Rally Deutschland is a tarmac rally with many unique characters. It’s often called “three rallies in one”, but is it really? Meanwhile, the route has changed only slightly from last year. Let’s take a closer look.
Rally Deutschland is based at the lake Bostalsee, Western Germany. It is one of the youngest WRC events, having featured first time on the calendar in 2002. It has always been driven around the same area.
The stages are run on narrow vineyard and country lanes, occasionally also diving into forests or going through towns. The roads are narrow and fast except for the tight turns. Certain sections are also driven hyper fast on wide main roads. The resulting high speeds are often controlled with chicanes or short detours off the road.
And of course, there is the Baumholder military area hosting the Panzerplatte stages. The surface is often on concrete, many times very worn. The bigger difference to the rest of the rally is that the roads are generally wider and have more flowing medium fast corners over crests.
The “three rallies in one” analogy comes from the differences of the vineyards, countryside and Baumholder areas. The vineyards may have more hairpins and elevation differences than the countryside roads, but the basic character is similar. Therefore, I think the analogy is a bit exaggerated, as the road types always vary within a rally anyway.
The roads often get very “polluted” with mud from cutting the corners. This combined with bumpy tarmac surfaces makes Rally Deutschland sometimes look more like a gravel rally with lots of sliding, especially if it rains. And like that wasn’t enough, there’s also some jumps!
Cover image by Kyn Chung / Flickr. See the route in greater detail at rally-maps.com
Rally Deutschland is presenting a new concept never before seen in the WRC where the same stage is being used for the shakedown and the Thursday opening stage. This way, the rally won’t have a single super special. Based on their efforts from the past two years, it’s a good decision.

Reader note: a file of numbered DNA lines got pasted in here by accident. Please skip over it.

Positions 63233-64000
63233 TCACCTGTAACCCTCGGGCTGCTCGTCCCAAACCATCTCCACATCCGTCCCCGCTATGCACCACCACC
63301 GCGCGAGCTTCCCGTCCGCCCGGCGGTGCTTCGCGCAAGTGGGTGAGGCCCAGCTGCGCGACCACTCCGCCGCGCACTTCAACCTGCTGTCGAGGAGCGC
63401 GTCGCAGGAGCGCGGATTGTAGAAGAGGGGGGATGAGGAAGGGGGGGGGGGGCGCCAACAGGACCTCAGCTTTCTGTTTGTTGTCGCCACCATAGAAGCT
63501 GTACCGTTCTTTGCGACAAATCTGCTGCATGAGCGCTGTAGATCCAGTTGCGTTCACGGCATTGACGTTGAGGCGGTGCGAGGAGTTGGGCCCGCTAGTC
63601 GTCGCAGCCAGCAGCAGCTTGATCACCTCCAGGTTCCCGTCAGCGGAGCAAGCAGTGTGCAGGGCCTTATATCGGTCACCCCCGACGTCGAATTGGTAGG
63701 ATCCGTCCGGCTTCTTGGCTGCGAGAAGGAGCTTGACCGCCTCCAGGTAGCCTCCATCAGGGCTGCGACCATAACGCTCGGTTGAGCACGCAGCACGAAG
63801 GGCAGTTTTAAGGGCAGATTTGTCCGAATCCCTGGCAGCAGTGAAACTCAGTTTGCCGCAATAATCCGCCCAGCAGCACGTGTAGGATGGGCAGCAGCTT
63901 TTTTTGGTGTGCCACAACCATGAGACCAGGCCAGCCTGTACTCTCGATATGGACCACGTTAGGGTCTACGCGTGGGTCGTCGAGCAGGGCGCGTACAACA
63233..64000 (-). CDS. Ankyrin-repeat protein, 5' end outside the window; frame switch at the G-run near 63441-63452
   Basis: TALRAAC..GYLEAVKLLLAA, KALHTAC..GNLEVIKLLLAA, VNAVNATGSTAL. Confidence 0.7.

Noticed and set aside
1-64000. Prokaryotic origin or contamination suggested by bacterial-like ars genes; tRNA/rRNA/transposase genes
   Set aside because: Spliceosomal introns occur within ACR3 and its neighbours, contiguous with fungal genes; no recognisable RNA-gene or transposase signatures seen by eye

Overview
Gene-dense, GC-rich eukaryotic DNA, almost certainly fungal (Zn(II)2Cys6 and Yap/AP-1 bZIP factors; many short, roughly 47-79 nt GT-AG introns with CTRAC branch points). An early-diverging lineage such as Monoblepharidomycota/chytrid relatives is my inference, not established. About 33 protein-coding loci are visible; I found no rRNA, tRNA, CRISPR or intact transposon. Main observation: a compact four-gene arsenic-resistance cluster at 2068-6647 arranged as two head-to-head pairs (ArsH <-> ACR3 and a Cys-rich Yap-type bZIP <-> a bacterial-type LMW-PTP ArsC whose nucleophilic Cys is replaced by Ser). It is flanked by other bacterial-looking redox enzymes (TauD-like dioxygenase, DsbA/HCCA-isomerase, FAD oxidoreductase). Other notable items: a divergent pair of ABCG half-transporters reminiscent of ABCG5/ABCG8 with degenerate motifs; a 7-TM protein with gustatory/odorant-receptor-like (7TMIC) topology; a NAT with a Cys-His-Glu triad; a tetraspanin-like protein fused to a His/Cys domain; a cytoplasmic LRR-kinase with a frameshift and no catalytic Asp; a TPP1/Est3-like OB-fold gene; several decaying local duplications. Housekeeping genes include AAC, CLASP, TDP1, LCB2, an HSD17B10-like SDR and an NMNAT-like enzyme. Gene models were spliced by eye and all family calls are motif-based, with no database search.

The shakedown and the opening stage of St. Wendeler Land is the same as last year’s shakedown and the beginning of 2017’s power stage. The stage has also featured earlier in a longer format, in reversed direction in 2008 and before.
The stage is quite angular with very fast sections stitched together by tight junctions. The beginning is quite narrow. It gets even narrower at 1.3 km and back to a bit wider at 3 km. At 3.3 km and just before the finish there are chicanes built in Y shaped junctions, as well as a haybale chicane at 4.4 km before crossing a railroad bridge.
The nature of the stage reminds me of the Saturday countryside stages. It’s true that the essence of Rally Deutschland is about fast sections and tight corners, so in that way it’s representative, but the hairpins, jumps, wide main roads, and worn surfaces will be a different challenge.
The Friday stages have remained unchanged from last year. They are driven North-West and West from the service park. They are a mix of countryside roads, vineyards and wider roads.
Stein Und Wein has featured often in the rally, sometimes under the title Ruwertal – Fell, with slightly varying routes. It is driven in the forests and countryside with a couple of visits to vineyards, on many different road types.
The stage starts on a narrow road at a village, proceeding through frequent junctions and hairpins in a forest. An especially tricky junction and a jump appear at 1 km.
A wider road is joined at 3.3 km. It’s mostly very fast with a Tour de Course like feel from 5.0 to 6.4 km with a hairpin. A chicane slows the route down at 7.6 km. A tricky junction turns into an even wider road at 8.1 km with a detour to a parking place at 9.8 km.
The next sections are again more or less narrower with even a short bit of concrete surface. There is a chicane and crossing of the main road at 15.5 km, going back to wide road at 16 km for 900 metres then through two hairpins onto a narrower road. Just before the end it gets super fast with a wide cut at 18.9 km.
Mittelmosel is a staple vineyard stage, having featured every time the rally has had WRC status except 2014. The current version has been in use since 2016, when the ending part of the stage was introduced.
The stage starts amid vineyards and fields. Parts of the beginning of the stage have a stunning view over the river Mosel. The roads are narrow and some of the junctions have a concrete surface. At 1.4 km there’s a hairpin onto a narrow climb up. At 2.1 km a tricky corner occurs where all of Thierry Neuville, Dani Sordo and Juho Hänninen went into the vines in 2017.
A pair of surprising junctions appears at 2.5 km. The stage then leaves the vineyards for a while. The surface is often worn on these countryside lanes. Return to the vineyards happens with descending hairpins at 6.6 km. The last hairpin on the vineyards at 12.3 km almost ruined Ott Tänak’s rally in 2017.